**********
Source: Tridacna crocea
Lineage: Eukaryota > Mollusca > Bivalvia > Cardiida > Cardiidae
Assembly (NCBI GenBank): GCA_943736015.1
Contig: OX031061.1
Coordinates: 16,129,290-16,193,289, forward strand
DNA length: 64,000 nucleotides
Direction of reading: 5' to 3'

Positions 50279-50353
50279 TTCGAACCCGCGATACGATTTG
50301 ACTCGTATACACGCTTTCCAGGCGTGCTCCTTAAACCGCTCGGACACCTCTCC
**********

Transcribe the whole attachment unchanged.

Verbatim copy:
Source: Tridacna crocea
Lineage: Eukaryota > Mollusca > Bivalvia > Cardiida > Cardiidae
Assembly (NCBI GenBank): GCA_943736015.1
Contig: OX031061.1
Coordinates: 16,129,290-16,193,289, forward strand
DNA length: 64,000 nucleotides
Direction of reading: 5' to 3'

Positions 50279-50353
50279 TTCGAACCCGCGATACGATTTG
50301 ACTCGTATACACGCTTTCCAGGCGTGCTCCTTAAACCGCTCGGACACCTCTCC